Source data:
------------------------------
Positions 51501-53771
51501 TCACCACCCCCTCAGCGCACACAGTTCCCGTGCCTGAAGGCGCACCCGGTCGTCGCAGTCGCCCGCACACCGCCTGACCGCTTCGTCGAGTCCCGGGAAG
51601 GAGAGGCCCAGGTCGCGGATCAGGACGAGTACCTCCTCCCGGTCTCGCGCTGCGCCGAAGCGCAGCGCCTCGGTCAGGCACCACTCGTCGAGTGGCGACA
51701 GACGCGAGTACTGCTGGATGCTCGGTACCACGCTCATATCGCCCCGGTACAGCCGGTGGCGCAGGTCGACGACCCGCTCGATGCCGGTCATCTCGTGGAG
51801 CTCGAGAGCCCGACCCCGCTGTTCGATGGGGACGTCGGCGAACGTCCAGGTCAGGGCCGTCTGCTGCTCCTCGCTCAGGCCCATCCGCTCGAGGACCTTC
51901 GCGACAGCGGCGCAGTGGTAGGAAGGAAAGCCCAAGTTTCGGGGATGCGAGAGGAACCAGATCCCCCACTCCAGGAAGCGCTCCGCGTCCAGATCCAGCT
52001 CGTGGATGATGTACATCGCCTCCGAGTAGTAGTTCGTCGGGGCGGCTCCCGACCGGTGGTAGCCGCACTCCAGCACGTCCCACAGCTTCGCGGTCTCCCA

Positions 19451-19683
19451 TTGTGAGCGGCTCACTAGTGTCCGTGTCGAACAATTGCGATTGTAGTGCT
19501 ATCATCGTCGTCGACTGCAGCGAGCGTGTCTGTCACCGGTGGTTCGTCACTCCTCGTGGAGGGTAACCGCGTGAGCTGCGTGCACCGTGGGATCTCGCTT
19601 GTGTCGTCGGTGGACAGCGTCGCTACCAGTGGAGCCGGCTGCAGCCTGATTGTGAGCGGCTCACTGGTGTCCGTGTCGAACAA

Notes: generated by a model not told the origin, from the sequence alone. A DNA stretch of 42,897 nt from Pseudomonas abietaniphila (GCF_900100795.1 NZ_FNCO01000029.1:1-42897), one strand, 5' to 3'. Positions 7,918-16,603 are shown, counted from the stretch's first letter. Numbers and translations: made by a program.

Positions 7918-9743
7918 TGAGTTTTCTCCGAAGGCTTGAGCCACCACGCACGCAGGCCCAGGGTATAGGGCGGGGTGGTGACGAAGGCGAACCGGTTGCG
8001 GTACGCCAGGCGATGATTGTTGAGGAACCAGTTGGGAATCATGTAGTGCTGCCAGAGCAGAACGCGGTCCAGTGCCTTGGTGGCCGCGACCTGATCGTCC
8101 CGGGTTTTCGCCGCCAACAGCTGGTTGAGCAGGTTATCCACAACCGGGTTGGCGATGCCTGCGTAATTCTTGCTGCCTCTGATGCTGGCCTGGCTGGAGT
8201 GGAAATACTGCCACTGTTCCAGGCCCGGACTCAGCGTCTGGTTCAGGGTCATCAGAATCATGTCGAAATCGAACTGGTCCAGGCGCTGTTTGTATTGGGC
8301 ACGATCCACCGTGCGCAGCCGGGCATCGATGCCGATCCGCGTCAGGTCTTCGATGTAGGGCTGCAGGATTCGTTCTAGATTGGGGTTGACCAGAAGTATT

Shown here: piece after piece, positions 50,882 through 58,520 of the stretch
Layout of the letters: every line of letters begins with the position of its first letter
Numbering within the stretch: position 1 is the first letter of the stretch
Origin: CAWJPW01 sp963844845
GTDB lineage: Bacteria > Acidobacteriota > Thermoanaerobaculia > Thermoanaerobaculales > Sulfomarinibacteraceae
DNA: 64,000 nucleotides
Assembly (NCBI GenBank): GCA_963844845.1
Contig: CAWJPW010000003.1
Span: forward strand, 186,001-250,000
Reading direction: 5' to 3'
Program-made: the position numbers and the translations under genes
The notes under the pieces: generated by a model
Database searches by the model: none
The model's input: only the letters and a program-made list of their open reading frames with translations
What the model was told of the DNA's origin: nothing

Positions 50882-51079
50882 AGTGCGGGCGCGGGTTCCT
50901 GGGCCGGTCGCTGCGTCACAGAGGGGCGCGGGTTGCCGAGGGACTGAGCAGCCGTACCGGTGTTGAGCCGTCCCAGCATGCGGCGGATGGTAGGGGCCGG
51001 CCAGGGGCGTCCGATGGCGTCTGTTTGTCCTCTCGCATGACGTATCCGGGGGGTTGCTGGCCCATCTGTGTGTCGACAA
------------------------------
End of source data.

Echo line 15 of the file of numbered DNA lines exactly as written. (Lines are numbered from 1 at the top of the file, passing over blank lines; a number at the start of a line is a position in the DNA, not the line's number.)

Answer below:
8001 GTACGCCAGGCGATGATTGTTGAGGAACCAGTTGGGAATCATGTAGTGCTGCCAGAGCAGAACGCGGTCCAGTGCCTTGGTGGCCGCGACCTGATCGTCC